The Bulyanhulu mine is located in the Kahama district, Shinyanga region, where the overall HIV prevalence rate is a statistically-high 7.6 per cent. Armed with health campaign materials, a team of 60 newly trained peer health educators have been spreading the message in the workplace and to the community’s 50,000-member population, helping to break down cultural taboos and discuss the importance of safe sex.

EngenderHealth created the CHAMPION program, which stands for “channeling men’s positive involvement in the national HIV/AIDS response”. This national program engages Tanzanian men as health “champions” in preventing and reducing HIV/AIDS and encourages the use of condoms. This pioneering program is contributing to a national dialogue about health, gender roles and equality for women within the country.

As part of the EngenderHealth partnership, the Bulyanhulu mine is also revamping its condom distribution program to reach even more people in the community. Given the recent success at this operation, scale-up efforts are now underway to expand the program to include the North Mara mine in the near future.

TB becoming bigger threat

Tuberculosis is also gaining ground as a killer in sub-Saharan Africa. Recent studies show a resurgence in the prevalence of the disease and the emergence of multi-drug resistant strains.

At the Bulyanhulu mine, each employee is screened for TB through sputum smears and chest X-rays. To help employees recognize the signs of TB, the company has an extensive education and awareness program inside the mine and in the community.

Recognizing that the combination of HIV and TB can be deadly, employees who are HIV-positive are provided with isoniazid preventative therapy, which reduces the risk of TB in patients with HIV/AIDS. Barrick also partners with medical students from the Tanzania Medical Students Association to reach out to the underserved and isolated communities that surround the mine.

To be most effective, company programs are conducted in collaboration with the Ministry of Health, and its existing medical program. While the company funds the awareness and education campaign, TB medications are distributed through the district health facilities, thus efforts complement rather than duplicate each other.

Stopping the spread of malaria

The final of the big three diseases, malaria, has always been a priority for Barrick in Tanzania. The company has conducted a variety of education, testing and spraying programs.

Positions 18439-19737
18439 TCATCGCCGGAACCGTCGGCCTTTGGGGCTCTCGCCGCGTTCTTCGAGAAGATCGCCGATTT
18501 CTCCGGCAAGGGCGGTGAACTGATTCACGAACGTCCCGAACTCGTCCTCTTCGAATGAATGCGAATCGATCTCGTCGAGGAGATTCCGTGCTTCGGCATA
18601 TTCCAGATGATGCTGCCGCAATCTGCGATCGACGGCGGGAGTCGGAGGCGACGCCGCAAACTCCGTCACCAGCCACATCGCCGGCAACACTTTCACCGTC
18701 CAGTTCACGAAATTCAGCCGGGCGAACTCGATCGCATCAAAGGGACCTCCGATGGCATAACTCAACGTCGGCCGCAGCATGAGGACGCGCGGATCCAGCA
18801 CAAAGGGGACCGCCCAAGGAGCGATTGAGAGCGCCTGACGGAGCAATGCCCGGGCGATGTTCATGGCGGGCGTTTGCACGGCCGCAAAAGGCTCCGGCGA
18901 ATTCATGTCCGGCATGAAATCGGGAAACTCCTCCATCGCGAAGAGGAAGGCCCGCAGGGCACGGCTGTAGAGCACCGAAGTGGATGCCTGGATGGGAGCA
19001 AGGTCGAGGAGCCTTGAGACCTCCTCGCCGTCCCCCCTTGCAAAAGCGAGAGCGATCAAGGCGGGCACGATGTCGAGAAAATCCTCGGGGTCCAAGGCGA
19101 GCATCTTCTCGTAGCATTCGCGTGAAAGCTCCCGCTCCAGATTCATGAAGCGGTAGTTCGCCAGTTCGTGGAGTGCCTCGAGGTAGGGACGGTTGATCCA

Currently, an indoor residual spraying (IRS) program is underway that uses chemicals to kill mosquitos inside homes and buildings. The pilot process is allowing Dr. Barbour and his team to observe where and when the insects show up and which chemicals are most effective in killing them. “First we will see what works the best and then we will roll the best program out to the greater population,” Dr. Barbour says.

Dr. Barbour admits that the high rates of HIV/AIDS, malaria and TB in communities surrounding the company’s mines make dealing with these diseases extremely challenging. Compounding the problem is a lack of basic primary health care at medical clinics and limited home-based care services for patients after they leave the clinics.

“The Lake Zone Health Initiative is huge for us and for the development of this region,” said Dr. Barbour. “To be successful in addressing these issues, we have to work together with many partners but with one strategic plan in mind.”

Baseline health studies next step

In the months ahead, Dr. Barbour and Kisakye will be conducting health impact assessments of the communities surrounding the company’s mines in Tanzania, starting with the newest operation, Buzwagi. This vital information is expected to take the company’s health programs to the next level. These assessments will allow the company’s health experts to develop a baseline of the existing health status of local populations and accurately measure the impact of health programs over the life of its mining operations.

For new, large-scale operations, that can sometimes mean 20 years or more.

While Dr. Barbour recognizes the enormity of the challenges ahead, he doesn’t believe in rushing things to create artificial results. “We are proceeding at a slow, steady pace, improving and adapting where needed. That’s the way to get it right and have a lasting, widespread impact on these communities, well into the future.”